cross 395 to another open gate,
another pool table filled with invisible cows.
        The land, pale and distant,
blends into the pale blue, soft air.
Overhead, the sky is cobalt blue as if the atmosphere was so thin
satellites can look down on the line of highway
as if looking over the rim of a dry well.
        The clouds are a stage set.
They grow on the left and shrink on the right,
decked out to give the illusion of
perspective and depth.
        The clouds are the dust kicked up by the feet of 
a herd of horses once seen galloping West.
        Ahead, an alkaline lake. (Lake Abert)
An eye-burning white line thrust beyond a
tumble of dark red-brown rocks.
The water, a line between the white shores,
sharp and shiny as a shard of glass.
The high row of perfect white and grey puffs 
is mirrored there.
An abstract painting of silence and waiting.
A superlative reflected by a superlative.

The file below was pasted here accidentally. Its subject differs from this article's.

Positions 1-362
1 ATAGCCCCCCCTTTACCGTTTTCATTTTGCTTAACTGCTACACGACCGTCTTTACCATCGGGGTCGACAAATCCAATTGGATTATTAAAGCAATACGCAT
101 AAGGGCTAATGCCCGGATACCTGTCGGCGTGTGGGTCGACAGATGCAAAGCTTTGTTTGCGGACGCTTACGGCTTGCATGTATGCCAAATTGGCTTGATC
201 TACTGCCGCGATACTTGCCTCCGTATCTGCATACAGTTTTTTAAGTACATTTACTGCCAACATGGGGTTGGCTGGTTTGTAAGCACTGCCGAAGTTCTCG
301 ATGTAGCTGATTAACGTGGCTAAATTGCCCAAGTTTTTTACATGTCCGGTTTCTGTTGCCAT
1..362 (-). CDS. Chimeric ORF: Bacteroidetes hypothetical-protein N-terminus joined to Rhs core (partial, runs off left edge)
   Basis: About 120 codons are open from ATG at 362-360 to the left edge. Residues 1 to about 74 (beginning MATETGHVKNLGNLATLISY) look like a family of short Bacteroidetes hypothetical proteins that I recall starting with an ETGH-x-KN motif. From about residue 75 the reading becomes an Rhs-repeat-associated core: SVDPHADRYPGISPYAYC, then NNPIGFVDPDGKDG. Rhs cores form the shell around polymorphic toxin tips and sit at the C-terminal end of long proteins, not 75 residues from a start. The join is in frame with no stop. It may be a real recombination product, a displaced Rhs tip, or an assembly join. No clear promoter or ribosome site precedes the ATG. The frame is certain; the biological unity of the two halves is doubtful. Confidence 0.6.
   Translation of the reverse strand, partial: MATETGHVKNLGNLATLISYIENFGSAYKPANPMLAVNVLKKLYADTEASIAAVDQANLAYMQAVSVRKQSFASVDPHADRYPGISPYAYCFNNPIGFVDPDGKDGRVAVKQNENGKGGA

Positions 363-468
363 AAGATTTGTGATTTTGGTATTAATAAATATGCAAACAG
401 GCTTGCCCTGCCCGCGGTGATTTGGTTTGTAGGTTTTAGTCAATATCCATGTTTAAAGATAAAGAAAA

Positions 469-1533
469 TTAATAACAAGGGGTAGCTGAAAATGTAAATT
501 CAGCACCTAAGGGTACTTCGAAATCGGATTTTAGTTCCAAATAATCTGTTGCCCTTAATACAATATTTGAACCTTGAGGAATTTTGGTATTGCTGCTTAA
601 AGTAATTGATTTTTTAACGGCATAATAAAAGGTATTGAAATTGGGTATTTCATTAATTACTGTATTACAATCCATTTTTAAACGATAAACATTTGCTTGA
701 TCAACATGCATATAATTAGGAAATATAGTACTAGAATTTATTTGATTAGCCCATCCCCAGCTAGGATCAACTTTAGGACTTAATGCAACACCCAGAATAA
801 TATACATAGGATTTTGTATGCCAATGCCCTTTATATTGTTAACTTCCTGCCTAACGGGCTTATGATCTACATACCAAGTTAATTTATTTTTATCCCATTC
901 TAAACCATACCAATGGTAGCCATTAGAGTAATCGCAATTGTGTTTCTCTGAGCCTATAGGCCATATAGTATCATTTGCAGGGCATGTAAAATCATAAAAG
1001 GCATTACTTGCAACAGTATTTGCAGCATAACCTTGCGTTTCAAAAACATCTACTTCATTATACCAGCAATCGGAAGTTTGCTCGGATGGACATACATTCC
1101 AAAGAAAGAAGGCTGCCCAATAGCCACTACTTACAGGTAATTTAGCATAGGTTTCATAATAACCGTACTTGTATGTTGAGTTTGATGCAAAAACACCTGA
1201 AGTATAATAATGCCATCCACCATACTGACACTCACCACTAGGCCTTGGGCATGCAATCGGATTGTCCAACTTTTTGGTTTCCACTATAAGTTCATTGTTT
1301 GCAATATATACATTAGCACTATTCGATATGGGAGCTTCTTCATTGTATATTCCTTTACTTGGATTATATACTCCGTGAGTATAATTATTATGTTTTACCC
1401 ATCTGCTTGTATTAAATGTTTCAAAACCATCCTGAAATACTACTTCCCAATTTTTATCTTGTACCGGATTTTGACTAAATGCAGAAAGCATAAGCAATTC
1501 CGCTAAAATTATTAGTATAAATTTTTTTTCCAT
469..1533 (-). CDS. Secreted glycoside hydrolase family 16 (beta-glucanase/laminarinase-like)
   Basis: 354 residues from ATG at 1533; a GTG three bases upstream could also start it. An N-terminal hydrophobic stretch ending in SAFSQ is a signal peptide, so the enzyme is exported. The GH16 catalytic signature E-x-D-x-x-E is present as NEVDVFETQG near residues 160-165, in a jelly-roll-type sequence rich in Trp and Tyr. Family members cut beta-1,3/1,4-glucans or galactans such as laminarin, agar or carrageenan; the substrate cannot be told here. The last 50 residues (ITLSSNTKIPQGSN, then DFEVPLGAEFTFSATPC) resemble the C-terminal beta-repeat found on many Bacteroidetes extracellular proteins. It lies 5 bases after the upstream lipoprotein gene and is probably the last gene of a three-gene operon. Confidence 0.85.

It could still be morning
The air is cool and clear and still.
A small bird whistles and flits 
from one low bush to another.
        I am the day on the edge of my seat.
I am the greedy eye, taking it, 
bringing it all home like a thief,
and leaving it in Oregon
permanent 
like a cloud.

Wild

Wild

By Cheryl Strayed

I am reading Cheryl Strayed’s book, Wild. It is about her trek up the Pacific Crest Trail from Mojave to the Oregon-Washington border. Three months, more or less solo.

It is always dangerous for me to read books like this because there is a part of me that would like to hike solo up the spine of the West, to go camping for months in the Northern California wilderness. Give me a river and a flat spot for my tent – that’s all I want.